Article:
Walkers, cyclists and runners may have some new terrain to tread over the summer thanks to the newly developed Invermere Trail System.
There are six gravel and asphalt walking trails totalling approximately 10 kilometres in length being developed with funding from the District of Invermere (DOI), Imagine Invermere and the Federal Gas Tax Fund (GTF) to highlight the communitys vibrant heritage and the outdoors.
It was a multi-stage project, said Rory Hromadnik, DOIs Director of Development Services. We received some grant money from the province and some federal grant money as well, through the GTF about three or four years ago now, to do some pathways in the community.
He added the first phase of the project aims to connect the downtown core of Invermere to the school areas to help families avoid rush hour traffic by creating alternate routes to help keep kids safe.
We wanted to get kids off of the road, creating separate pathways up on 13th (Street) and establishing loops downtown to connect the schools and residential areas, said Mr. Hromadnik. That was the focus.
Later, the Imagine Invermere organization partnered with the DOI to create additional sustainable projects to improve the community.
One of the (initiatives) that was identified early on was to focus on the trail systems and the signage associated with it, he said. That task fell to myself so I worked with a local designer, Will McKenzie, to create graphics and help identify some options.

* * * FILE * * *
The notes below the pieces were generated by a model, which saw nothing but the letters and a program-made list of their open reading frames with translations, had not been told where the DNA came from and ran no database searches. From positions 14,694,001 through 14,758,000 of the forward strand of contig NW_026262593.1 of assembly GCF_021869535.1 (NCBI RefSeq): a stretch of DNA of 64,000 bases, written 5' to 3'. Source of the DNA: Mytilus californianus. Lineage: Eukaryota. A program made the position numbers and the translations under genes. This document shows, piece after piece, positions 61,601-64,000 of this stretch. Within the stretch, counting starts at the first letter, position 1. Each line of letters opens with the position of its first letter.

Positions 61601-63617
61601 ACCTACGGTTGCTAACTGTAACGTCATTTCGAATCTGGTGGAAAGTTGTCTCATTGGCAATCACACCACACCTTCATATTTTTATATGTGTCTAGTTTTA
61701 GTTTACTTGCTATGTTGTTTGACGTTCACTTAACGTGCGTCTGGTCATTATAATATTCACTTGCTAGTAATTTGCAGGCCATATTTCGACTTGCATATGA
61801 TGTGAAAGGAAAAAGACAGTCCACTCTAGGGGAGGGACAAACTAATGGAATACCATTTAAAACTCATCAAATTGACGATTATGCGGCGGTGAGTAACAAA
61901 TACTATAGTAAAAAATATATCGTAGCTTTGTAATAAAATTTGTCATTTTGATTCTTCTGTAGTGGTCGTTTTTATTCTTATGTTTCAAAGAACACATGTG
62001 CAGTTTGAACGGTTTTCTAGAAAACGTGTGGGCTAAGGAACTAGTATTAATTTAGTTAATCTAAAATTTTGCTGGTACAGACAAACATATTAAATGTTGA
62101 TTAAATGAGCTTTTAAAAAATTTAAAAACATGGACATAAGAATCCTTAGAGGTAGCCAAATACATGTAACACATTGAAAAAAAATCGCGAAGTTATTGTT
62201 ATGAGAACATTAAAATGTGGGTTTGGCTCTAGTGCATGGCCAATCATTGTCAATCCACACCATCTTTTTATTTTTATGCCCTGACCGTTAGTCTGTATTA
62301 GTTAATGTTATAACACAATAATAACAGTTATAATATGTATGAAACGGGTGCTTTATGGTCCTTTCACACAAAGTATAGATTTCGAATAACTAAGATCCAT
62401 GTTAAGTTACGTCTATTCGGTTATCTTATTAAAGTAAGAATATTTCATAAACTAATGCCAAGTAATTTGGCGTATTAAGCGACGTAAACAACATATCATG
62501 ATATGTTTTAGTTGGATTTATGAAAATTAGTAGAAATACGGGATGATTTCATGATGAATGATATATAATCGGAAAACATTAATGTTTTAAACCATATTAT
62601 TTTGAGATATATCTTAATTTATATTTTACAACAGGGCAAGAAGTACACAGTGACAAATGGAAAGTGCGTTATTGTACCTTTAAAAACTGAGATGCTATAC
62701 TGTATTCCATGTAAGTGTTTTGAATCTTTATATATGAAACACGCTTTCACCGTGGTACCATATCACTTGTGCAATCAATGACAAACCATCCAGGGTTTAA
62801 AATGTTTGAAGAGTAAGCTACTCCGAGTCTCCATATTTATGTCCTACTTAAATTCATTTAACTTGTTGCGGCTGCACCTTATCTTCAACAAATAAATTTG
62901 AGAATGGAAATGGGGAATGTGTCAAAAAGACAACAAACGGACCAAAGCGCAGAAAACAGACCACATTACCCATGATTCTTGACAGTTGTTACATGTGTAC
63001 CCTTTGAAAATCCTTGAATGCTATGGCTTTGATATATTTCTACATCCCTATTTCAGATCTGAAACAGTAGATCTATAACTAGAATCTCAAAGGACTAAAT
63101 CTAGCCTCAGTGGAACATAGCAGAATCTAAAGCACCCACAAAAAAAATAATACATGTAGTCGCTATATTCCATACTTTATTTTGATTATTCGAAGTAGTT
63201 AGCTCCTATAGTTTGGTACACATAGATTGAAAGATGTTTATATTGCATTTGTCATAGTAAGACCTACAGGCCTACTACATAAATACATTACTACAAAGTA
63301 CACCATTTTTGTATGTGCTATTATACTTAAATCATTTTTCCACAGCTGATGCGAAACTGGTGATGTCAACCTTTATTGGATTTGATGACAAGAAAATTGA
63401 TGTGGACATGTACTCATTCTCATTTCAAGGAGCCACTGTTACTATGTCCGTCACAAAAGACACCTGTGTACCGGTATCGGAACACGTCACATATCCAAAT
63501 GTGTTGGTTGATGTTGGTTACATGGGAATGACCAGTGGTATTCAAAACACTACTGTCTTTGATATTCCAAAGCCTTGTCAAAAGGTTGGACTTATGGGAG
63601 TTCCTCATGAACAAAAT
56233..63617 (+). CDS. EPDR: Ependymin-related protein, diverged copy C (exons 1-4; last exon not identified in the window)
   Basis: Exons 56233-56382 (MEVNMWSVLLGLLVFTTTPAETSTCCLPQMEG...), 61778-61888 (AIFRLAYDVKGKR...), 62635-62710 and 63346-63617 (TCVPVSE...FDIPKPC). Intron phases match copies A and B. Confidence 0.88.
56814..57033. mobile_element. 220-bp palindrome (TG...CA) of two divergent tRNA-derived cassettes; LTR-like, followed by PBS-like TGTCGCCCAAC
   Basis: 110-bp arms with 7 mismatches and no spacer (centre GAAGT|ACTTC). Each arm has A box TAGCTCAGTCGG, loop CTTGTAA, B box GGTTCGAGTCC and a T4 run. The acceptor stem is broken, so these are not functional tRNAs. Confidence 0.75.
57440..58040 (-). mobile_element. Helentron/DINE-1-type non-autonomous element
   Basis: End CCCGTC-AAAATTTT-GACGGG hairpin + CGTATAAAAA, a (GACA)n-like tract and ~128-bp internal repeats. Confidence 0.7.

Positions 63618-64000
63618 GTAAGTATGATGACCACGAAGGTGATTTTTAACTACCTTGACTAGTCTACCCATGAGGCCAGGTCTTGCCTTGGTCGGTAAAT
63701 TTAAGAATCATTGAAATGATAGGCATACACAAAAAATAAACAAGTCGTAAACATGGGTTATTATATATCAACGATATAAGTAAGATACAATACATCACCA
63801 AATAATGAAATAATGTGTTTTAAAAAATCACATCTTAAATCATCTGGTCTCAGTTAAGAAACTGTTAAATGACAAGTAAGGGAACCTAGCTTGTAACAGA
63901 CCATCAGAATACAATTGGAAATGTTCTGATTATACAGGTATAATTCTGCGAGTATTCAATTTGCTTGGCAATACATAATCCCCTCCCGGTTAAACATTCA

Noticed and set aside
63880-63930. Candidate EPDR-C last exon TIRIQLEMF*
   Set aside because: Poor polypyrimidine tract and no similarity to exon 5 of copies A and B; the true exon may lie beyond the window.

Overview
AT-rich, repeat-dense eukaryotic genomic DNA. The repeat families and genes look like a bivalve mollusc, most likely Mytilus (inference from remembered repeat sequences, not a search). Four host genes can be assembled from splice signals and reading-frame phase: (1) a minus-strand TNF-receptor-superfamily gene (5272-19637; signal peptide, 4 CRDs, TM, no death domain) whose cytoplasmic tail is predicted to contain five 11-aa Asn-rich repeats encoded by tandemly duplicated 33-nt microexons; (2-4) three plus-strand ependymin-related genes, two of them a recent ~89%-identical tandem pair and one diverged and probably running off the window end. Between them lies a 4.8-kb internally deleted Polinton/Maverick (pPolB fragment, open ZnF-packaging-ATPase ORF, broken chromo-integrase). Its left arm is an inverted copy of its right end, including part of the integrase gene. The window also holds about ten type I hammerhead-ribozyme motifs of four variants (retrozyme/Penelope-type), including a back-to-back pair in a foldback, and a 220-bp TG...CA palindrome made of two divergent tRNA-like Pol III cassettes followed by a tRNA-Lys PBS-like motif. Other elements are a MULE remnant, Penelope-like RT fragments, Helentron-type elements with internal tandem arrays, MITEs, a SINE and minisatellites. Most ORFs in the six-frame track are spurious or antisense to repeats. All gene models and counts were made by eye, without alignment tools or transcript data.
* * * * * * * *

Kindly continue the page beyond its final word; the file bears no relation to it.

Their goal was to create loops that would be accessible to hikers, bikers and runners while featuring the valleys history.
We used the trails that we built, and then we established six different routes that we put up signage on with two marshalling points, said Mr. Hromadnik.
There are maps located at both Pothole Park and Mount Nelson Athletic Park that show different paths to take. We named each route (and Tony Barryman) created historical stories about each route (to be included in the pamphlets for the trips) with points of interest.
Mr. Hromadnik remains optimistic the pamphlets for the project will be available to everyone tentatively around the August long weekend. He also hopes there will be an opportunity to expand the project with help from the Columbia Valley Greenways Trail Alliance and business sponsorships.
We tried to make (the trails) as accessible as possible, said Mr. Hromadnik, noting the project is still missing some signage work. The problem is that it takes money, so we bite off what we can chew annually. We found some money for the pamphlets so those are being done.
The maps will be available over the August long weekend at the tourism kiosk in downtown Invermere, at the Columbia Valley Chamber of Commerce on Highway 93/95 and at the DOI office.